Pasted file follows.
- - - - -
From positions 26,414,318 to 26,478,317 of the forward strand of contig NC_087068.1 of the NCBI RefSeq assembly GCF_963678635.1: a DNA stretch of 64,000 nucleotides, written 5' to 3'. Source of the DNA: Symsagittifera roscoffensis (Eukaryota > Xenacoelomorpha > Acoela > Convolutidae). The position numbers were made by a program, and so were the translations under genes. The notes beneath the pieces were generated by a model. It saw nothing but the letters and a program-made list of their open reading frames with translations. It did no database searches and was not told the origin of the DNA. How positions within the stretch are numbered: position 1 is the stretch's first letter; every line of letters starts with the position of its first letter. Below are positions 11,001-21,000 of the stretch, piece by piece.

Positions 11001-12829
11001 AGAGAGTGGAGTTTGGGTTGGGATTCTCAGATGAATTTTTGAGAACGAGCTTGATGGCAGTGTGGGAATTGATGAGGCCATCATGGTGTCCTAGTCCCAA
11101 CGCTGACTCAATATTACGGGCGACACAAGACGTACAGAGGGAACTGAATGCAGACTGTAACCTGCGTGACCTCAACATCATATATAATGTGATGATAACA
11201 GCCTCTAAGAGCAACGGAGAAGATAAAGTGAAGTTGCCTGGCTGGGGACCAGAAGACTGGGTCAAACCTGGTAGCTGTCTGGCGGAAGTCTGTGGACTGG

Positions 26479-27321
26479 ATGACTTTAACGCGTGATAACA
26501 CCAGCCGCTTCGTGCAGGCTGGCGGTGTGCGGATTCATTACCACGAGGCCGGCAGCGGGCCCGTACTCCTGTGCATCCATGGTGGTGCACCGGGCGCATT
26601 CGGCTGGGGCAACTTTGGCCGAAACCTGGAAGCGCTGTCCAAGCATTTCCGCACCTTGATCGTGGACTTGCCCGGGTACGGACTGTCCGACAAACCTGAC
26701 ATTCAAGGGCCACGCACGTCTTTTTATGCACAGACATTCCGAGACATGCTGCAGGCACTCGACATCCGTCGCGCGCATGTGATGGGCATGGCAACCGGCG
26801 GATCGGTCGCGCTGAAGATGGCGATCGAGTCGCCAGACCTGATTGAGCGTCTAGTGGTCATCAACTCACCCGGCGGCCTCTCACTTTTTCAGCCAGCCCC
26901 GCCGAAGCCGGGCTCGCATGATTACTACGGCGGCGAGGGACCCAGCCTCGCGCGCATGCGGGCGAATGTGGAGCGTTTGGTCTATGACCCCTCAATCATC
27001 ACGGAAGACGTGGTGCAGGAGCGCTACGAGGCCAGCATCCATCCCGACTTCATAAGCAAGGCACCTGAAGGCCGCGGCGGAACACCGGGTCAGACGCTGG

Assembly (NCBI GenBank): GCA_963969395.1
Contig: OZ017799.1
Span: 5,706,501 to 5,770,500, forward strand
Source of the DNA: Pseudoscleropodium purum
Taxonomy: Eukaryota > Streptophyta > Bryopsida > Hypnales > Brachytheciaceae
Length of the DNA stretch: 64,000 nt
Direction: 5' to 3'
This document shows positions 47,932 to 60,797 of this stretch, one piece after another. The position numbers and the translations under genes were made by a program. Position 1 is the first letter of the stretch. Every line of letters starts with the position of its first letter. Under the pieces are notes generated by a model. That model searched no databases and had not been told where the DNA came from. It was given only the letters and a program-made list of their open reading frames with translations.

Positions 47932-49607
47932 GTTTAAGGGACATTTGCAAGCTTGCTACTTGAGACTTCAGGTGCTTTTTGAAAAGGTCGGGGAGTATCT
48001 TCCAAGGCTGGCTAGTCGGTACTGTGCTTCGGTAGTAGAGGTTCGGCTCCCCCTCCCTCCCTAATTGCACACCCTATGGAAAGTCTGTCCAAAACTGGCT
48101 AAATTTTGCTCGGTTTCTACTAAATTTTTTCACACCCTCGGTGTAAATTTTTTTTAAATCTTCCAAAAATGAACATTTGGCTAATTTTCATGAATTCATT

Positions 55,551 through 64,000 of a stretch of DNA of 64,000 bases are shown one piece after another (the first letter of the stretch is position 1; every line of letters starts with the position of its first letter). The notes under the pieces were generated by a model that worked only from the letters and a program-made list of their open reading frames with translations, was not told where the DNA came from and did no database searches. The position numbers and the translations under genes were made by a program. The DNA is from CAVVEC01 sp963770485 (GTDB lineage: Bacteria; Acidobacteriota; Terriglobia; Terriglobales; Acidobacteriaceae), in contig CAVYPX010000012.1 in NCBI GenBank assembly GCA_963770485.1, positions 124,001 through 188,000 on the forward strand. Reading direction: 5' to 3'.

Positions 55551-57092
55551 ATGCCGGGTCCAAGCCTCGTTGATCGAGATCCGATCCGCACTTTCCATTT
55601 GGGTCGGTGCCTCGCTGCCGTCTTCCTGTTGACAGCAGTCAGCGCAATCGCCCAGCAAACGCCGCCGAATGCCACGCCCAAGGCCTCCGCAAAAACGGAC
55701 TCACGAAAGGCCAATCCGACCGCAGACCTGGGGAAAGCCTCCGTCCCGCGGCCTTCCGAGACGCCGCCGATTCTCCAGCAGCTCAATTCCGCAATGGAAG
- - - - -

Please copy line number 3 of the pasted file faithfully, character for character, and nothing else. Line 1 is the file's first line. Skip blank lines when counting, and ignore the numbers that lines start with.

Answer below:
11001 AGAGAGTGGAGTTTGGGTTGGGATTCTCAGATGAATTTTTGAGAACGAGCTTGATGGCAGTGTGGGAATTGATGAGGCCATCATGGTGTCCTAGTCCCAA